In 2021 Greece celebrates 200 years from the Fight of Independence against the Ottoman Empire that led to the establishment of the modern Greek state. Following the fall of Constantinople, the capital of the Eastern Roman Empire in 1453, the Greeks kept fighting the Ottoman rule. On 25th of March 1821 Greeks declared the beginning of a new uprising that through hardships and courageous events led to the First Hellenic Republic.
Figure 1. An Ottoman flagship on fire by a Greek fire boat, in the gulf of Eressos on Lesvos island
Only a few decades earlier, the French would abolish feudalism through the French Revolution that shaked Europe and worked as a catalyst of political and geopolitical events that would change Europe radically. The Napoleonic Wars would challenge the balance of power in the continent and lead to conflicts among the regional powers. In the Nordics, Denmark-Norway was aiming to maintain neutrality between the British and French who were pushing for King Frederik’s VI alliance.
Figure 2. Kongens Nytorv under the English Borbandment the 4th and 5th September of 1807.
In 1807, the British navy bombarded Copenhagen in an attempt to neutralize the Dano-Norwegian fleet. The bombardment caused significant loss of life and major destruction to the city. The fleet was besieged and transferred to the United Kingdom. Denmark’s finances got deteriorated and the economy defaulted in 1813. In 1814, King Frederik’s VI was forced to cede Norway after 400 years of union. In the years to follow Frederik VI exercised his rule in a reactionary manner. After the Congress of Vienna in 1815, the Kingdom of Denmark aligned largely with Holy Alliance’s policy to restrain liberal movements in Europe. In addition, economic ties between Denmark and the Ottoman Empire wouldn’t allow for official Danish support on the Greek Fight of Independence.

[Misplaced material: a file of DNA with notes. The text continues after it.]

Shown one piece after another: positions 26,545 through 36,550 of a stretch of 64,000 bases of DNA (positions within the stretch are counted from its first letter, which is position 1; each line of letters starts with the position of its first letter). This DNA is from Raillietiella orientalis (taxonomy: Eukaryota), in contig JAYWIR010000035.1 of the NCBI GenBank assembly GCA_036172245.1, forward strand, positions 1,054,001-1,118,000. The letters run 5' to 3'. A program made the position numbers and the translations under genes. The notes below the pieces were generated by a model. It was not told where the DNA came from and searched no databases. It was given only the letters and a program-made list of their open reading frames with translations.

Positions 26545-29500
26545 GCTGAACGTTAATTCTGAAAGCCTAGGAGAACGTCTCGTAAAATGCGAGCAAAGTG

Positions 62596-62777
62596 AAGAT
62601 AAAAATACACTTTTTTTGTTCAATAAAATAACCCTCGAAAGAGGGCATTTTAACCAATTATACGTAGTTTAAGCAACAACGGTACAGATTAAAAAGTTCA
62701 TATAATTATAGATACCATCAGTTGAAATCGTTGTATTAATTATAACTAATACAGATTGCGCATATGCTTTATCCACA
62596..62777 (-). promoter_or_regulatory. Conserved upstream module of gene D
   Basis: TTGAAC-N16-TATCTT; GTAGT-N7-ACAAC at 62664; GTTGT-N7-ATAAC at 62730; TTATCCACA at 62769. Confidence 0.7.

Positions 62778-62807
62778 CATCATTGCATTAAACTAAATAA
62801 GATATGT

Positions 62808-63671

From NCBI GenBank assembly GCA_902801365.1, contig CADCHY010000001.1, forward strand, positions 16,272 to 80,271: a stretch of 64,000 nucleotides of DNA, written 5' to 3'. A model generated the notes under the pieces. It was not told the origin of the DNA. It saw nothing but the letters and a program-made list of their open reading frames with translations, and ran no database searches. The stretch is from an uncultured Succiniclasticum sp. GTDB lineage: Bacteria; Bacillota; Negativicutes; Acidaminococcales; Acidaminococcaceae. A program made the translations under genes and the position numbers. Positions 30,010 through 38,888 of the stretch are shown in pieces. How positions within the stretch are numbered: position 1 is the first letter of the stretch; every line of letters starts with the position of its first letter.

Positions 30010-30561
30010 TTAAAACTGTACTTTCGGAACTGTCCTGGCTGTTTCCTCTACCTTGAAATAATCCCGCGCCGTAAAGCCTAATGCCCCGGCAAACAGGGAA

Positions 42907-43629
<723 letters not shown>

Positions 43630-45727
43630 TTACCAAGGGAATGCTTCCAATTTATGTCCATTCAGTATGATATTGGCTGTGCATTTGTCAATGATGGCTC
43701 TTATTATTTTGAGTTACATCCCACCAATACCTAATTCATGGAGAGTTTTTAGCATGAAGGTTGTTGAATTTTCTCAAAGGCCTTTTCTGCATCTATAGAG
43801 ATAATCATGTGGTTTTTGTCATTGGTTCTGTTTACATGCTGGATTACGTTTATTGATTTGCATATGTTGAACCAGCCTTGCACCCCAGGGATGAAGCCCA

Philhellenism and Danish Philhellenes
The revolution of the Christian Greeks against an oppressive Islamic ruler gained sympathizers in the West. As the cradle of the Western civilization, Classical Greece ideals played a major role in awakening a spirit of support and sympathy towards the just cause of the Greeks. The ideas of the Enlightenment and the French Revolution inspired a vision of freedom to the European people. The liberal ideas steadily proliferated across the continent. It was the beginning of the Philhellenic Movement that played a considerable role in the Greek revolutionary efforts.
In the start of the Greek Fight for Independence, the European powers were reluctant to support the revolutionaries. However, individuals across Europe and the United States act privately in favor of the Greek people. Some travel to Greece to fight alongside the Greeks. Others organize committees in their countries to create public awareness despising the censorship of the local authorities. Many run fund-raising campaigns to assist financially. The Philhellenes boost the moral of the fighting Greeks.
Figure 3. Scandinave Crec – The Philhellenic Movement in Denmark ISBN: 9789606812088
The expression of Philhellenism varied in size and intensity in the Western world, nevertheless the speed it spread is astonishing along with its spontaneous and massive characteristics. French, German, English, Italian and Swiss Philhellenes set the tone, however the Philhellenic movement appears in other north-european countries as well.
In Denmark, the support to the Greeks takes various forms. Danish volunteers, such as Kroyer, travel to Greece and join forces with the revolutionary Greeks. Artists such as Adam Friedel create awareness about the events on the field and the leading figures of the revolution. Despite the censorship of the authorities, Danish newspapers such as Hesperus and Freia publish information on the Greek Revolution developments while philologists write touching poems that highlight the sacrifice of the Greeks for freedom. The Danish people could relate to the Greeks and sympathize with them. Only a few years prior to 1821, Danish themselves had suffered tragic events after the Napoleonic Wars and experienced economic hardships as well as tough illiberal ruling. In the eyes of the Greeks, the Danish Philhellenes could see themselves fighting for common values and a brighter future.